• Outlaw Town: On an uncharted island in the Bermuda Triangle is a colony of pirates inhabited by the descendants of the French Buccaneers of Hispaniola. This secret enclave has been in existence since it was established by Jean-David Nau a.k.a. François l'Olonnais during the seventeenth century.
  • A Pirate 400 Years Too Late: The plot centers on a long-isolated band of Caribbean pirates who prey on 20th Century boaters.
  • The Place: The Island
  • Powder Trail: While the pirates are out of their settlement, Maynard breaks open a barrel of gunpowder and lays a trail out of the powder store. He then ignites the powder trail with a Molotov Cocktail and blows up the magazine.
  • Raised by Rival: After making Maynard a slave, Pirate King John David Nau takes Maynard's son Justin from him and starts raising him to become a pirate and his heir.
  • Rape, Pillage, and Burn: The standard tactic for the pirates is to sneak up on an isolated pleasure craft and stealthily board it; murder everyone on board; loot anything of value; and then burn or blow up the boat to hide all evidence of the crime. Their actions towards the woman on board the schooner indicate that they may indulge in rape as well if time allows. (This particular woman is shot while trying to escape before any rape can occur.)
  • Ruthless Modern Pirates: Although they wear the trappings of their pirate ancestors, the pirates survive by preying on pleasure craft plying the Caribbean, and they never leave any survivors.
  • The Social Darwinist: Dr. Windsor is the pirate tribe's liaison with the modern world. Having stumbled upon them years ago, Windsor admired their primitive brutality and formed a partnership with them, sending vacationing boats towards the tribe, resulting in men and women being butchered and raped, and children kidnapped and brainwashed into joining the tribe. Afterwards, Windsor helps cover the disappearances up and takes some of the spoils for himself. He sends hero Blair Maynard and his son Justin to that fate, and later mocks Blair about his slavery and impending death and how Justin will be made the next pirate captain, describing the tribe as an "anthropologist's dream" and a Petri dish.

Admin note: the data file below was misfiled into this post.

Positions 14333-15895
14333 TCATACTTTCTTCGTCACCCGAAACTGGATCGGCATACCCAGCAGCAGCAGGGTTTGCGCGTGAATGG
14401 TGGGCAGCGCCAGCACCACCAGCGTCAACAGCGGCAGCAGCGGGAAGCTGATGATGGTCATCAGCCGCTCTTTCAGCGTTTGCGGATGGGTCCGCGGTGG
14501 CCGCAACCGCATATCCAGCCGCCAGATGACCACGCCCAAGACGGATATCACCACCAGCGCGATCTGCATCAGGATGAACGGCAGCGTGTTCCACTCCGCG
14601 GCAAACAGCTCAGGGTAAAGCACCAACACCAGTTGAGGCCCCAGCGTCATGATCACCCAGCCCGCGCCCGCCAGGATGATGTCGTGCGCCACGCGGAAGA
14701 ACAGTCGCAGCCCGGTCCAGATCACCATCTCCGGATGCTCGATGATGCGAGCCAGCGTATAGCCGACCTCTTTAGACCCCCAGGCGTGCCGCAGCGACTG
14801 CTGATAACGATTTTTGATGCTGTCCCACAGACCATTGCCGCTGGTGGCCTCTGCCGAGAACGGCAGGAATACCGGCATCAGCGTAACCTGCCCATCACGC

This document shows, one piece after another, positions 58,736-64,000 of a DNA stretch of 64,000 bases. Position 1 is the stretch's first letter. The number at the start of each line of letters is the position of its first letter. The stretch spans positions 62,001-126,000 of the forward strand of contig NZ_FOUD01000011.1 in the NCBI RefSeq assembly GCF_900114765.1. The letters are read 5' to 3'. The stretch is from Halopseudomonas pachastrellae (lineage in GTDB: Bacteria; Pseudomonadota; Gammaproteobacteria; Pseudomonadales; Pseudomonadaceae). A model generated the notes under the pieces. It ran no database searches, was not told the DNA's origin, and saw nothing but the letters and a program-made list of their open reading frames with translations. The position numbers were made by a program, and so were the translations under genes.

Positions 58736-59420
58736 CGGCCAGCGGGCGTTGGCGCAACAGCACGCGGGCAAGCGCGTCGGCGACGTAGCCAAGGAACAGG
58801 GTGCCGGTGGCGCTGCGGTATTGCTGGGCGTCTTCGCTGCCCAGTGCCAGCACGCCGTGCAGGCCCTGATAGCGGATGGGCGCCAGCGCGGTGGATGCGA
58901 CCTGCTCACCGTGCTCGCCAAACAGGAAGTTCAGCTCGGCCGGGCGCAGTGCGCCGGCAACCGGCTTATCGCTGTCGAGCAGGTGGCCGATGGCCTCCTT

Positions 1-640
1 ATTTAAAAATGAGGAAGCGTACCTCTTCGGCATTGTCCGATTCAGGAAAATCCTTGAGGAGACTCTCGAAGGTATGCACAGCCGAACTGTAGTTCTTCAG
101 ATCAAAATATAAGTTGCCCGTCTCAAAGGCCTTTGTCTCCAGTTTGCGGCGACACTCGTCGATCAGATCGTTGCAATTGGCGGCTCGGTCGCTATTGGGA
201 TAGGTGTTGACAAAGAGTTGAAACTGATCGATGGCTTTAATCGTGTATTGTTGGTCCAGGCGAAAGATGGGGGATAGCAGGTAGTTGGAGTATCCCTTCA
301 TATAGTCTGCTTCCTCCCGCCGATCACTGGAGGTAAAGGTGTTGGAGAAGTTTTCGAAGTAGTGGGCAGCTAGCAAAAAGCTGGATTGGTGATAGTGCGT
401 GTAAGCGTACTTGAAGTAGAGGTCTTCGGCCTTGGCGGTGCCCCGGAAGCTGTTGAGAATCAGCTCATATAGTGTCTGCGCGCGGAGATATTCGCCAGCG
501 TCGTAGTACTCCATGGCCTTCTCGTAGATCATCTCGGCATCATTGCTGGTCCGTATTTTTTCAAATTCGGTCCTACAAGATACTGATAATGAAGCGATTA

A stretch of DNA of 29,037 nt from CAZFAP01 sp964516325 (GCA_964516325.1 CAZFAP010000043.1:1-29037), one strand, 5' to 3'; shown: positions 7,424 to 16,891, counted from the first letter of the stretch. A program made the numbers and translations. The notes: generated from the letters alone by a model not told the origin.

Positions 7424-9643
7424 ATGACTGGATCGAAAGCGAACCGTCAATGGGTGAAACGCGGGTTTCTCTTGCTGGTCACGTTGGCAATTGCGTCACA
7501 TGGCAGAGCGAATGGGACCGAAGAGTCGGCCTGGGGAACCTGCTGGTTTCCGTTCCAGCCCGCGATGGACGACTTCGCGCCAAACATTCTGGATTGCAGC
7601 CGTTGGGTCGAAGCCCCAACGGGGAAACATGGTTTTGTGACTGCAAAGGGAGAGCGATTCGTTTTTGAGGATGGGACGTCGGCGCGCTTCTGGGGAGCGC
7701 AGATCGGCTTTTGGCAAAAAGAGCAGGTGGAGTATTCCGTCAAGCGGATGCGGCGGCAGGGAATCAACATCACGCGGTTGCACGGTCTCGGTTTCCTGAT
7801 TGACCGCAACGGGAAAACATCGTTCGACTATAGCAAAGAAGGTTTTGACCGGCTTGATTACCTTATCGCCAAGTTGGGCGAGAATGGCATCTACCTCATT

• Soundtrack Dissonance: During the sequences when the pirates board the schooner and the Coast Guard cutter, music styled after the scores for classic swashbuckling pirate films are played to underscore the contrast of the romanticized image of pirates from those films with the savage murderers shown here.
  • Stab the Scorpion: When Maynard is leaning over, about to ignite the Powder Trail to destroy the magazine, Beth walks out holding a crossbow that she levels at Maynard. She then raises the crossbow several inches and fires: shooting Windsor who is standing behind Maynard with an axe.
  • Surveillance Station Slacker: A Coast Guard launch is sent to investigate an explosion on a supposedly uninhabited island. The guardsman left to guard the launch and decides to tip his hat over his eyes and take a nap. Unsurprisingly, he is captured by the pirates.
  • Vehicular Sabotage: Manuel pretends to help Maynard escape, and provides him with a small skiff and directions to the open ocean. Once he is sailing, Maynard discovers water coming in through the bottom of the boat and realizes that Manuel had drilled holes in the boat and plugged them with molasses, which dissolves once in the water.
  • What Happened to the Mouse?: What happens to Beth? She is last seen running into the jungle after shooting Windsor. While it seems likely that Maynard and Justin would have signaled the Coast Guard helicopter when it arrives to investigate the Dauntless, or taken Windsor's boat back to civilization, did they find Beth and take her with them, especially as she might be pregnant with Maynard's child? Or did they leave her on a now uninhabited island to fend for herself? And, if they do take her with them, how is she going to adjust to modern civilization?
  • William Telling: To show how much of a pirate he has become, Justin shoots a fruit out his father's hand with a black powder musket. Afterwards, he calmly adds that if he had wanted to kill him, he would have.
  • Worthless Yellow Rocks: The pirates find a fortune in cocaine onboard the schooner, and throw it overboard because they have no idea what it is.
  • Would Harm a Child: When Justin refuses to drink from the goblet Nau offers him, Nau shoves him violently to the ground.
  • You Kill It, You Bought It: Maynard kills a pirate when they capture his boat. Because the pirate was married to Beth, a Kangaroo Court convened by John David Nau sentences him to be Beth's slave and to impregnate her.